What does it look like when it's real?
July 16, 2013 9:12 AM   Subscribe

I have been out of a relationship for two years and working on myself emotionally, socially, and spiritually to clear out issues and limiting beliefs I have around dating and intimacy. I am currently in individual therapy to deal with personal stuff and have recently agreed (with prompting by my therapist) to participate in group therapy specific to dating and relationships.

My first question is "What does healthy mature dating look like as an older person when you are more likely to carry your own baggage and encounter dating prospects with their own share of emotional baggage that they may or may not have dealt with so far?"

My second question is "What does healthy "chemistry" look like that doesn't involve being attracted to or hooked in to someone's pathology, for lack of a better way to put it?"

I'm working hard on getting a realistic sense of what healthy dating interactions look and feel like. Thanks everyone.
posted by strelitzia to Human Relations (9 answers total) 19 users marked this as a favorite
"What does healthy mature dating look like as an older person when you are more likely to carry your own baggage and encounter dating prospects with their own share of emotional baggage that they may or may not have dealt with so far?"

Well, for one thing, I think a healthy person will probably stop dating/not start dating someone if it becomes clear that the dating prospect in question has baggage that he or she isn't dealing with.

Note that I'm not saying, never date anyone with baggage. I'm saying, the healthier you get the easier it will be to recognize which people are dealing with their baggage, and which people are not. As someone wiser than I once wrote, "The three sexiest words a man* can say are my therapist says."

*The writer in question is a hetero lady; sub in the gender of your preference.
posted by like_a_friend at 9:18 AM on July 16, 2013 [5 favorites]

Liking who you get to be with that person. Feeling good about yourself when you're with them (and without them). Wanting but not consumed by thoughts of them, or you, or the 'us' of it all. It's a delight, not an obsession. They add to your life and it's clear what you add to theirs. All the rest is just details, but they should amount to this.
posted by iamkimiam at 9:22 AM on July 16, 2013 [22 favorites]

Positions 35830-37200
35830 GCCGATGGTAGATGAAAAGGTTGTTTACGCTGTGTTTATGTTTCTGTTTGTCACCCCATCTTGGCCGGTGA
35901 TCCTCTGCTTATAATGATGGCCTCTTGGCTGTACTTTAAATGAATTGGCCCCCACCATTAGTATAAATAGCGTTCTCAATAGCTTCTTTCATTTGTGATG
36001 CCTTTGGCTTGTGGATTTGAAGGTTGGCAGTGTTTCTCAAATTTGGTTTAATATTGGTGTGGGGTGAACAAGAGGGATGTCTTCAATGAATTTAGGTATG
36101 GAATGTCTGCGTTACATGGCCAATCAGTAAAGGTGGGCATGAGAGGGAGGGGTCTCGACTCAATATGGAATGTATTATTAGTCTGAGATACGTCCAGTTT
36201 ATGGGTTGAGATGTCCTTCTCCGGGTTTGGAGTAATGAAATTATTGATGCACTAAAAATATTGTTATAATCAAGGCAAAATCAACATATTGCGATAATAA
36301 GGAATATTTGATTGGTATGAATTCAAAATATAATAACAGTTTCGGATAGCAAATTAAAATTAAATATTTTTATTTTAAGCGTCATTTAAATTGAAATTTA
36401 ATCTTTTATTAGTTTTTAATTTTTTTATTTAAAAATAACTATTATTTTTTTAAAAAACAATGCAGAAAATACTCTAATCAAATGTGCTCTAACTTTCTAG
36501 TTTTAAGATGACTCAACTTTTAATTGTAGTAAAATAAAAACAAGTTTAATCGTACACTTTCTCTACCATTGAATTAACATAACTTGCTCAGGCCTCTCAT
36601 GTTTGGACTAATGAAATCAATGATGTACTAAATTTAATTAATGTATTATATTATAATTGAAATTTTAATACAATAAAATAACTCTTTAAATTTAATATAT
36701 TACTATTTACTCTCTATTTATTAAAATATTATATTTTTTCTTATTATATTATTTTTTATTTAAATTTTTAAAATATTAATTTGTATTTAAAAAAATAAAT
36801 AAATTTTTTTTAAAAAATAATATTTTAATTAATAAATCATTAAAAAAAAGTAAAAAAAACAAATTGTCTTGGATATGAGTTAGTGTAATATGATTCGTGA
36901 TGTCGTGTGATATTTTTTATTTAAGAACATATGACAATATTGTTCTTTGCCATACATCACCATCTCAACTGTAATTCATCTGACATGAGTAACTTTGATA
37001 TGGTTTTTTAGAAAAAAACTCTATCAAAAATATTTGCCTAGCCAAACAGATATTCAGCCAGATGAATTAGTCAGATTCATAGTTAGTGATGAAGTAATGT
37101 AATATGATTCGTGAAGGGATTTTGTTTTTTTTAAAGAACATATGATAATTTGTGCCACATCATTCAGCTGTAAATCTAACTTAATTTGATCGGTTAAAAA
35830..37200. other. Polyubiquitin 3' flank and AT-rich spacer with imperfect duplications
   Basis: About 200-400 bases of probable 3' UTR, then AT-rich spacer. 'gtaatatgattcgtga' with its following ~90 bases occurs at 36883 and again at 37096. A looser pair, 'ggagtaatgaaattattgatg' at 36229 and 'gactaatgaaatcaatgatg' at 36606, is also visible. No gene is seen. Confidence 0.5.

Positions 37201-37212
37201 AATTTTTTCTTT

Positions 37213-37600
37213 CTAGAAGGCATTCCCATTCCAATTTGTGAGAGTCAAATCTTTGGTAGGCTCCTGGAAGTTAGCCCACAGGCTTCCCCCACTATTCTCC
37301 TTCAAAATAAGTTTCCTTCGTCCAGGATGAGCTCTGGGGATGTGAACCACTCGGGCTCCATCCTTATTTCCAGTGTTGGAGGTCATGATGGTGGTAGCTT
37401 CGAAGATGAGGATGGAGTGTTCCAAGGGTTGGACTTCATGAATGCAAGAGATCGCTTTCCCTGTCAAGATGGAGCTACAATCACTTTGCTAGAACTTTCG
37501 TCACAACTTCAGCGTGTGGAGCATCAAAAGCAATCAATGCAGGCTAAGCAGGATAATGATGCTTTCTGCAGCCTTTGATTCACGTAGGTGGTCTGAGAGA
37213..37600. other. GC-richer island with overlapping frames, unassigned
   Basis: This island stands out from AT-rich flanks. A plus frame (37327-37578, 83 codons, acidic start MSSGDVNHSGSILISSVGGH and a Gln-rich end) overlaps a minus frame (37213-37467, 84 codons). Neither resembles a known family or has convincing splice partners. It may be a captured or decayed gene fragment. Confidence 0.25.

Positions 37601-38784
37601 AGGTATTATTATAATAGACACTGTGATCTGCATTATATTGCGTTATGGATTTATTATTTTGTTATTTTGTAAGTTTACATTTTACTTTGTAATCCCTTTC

I guess you need to differentiate between dating and a relationship.

To me, healthy dating is where both parties feel safe, have mutual interests, a physical attraction, have fun, and go home with their self-respect intact.

Relationships are more complex, take longer to develop, and no two are much alike.
posted by cjorgensen at 9:28 AM on July 16, 2013 [7 favorites]

Agreed with like_a_friend. If a prospective dating partner has obvious baggage that they haven't dealt with they probably aren't someone to consider dating. Everyone has baggage, and I think you are right that the old people get the more likely it is that they will have baggage, but how people manage and deal with their baggage is the most important aspect.

Healthy chemistry is really relationship specific. In broad terms, a healthy chemistry should include something where both people feel as though their life is improved by being with that person, the relationship brings them more joy and happiness than stress and upset, that it is reciprocal, that it is respectful, and it is based upon deeper things than just the physical.
posted by PuppetMcSockerson at 9:32 AM on July 16, 2013 [3 favorites]

For me it was a constant feeling of surprise that a particular quirk of mine (there were several) that had, in the past, made people cock their heads in confusion or even distaste, was not only acceptable but delightful to the other person.

In other words, they didn't just accept who I was, they really really liked who I was. Even when they did not share, say, my love of horrible 70s disco, they found it charming/interesting.

(Needless to say, I found their interests interesting/not offputting as well).